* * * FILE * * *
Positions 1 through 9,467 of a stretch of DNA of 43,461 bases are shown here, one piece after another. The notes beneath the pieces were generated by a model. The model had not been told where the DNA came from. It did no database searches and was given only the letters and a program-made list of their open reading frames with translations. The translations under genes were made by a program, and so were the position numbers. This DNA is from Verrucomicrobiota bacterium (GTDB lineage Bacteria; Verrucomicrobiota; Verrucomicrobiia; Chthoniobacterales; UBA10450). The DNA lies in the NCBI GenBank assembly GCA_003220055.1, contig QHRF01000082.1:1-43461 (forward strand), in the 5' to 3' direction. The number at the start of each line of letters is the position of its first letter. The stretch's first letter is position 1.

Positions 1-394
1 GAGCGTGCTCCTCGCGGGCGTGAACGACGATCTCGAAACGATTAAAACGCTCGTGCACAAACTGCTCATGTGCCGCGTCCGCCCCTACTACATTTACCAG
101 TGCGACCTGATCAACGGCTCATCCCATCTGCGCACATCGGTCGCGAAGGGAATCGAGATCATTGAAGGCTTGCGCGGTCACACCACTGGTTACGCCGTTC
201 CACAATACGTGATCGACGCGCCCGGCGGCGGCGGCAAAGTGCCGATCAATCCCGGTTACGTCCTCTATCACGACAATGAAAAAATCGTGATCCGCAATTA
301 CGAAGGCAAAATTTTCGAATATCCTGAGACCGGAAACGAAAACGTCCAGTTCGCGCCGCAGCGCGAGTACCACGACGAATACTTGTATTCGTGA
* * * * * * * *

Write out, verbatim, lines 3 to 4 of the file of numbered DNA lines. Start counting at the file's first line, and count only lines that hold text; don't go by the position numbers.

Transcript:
1 GAGCGTGCTCCTCGCGGGCGTGAACGACGATCTCGAAACGATTAAAACGCTCGTGCACAAACTGCTCATGTGCCGCGTCCGCCCCTACTACATTTACCAG
101 TGCGACCTGATCAACGGCTCATCCCATCTGCGCACATCGGTCGCGAAGGGAATCGAGATCATTGAAGGCTTGCGCGGTCACACCACTGGTTACGCCGTTC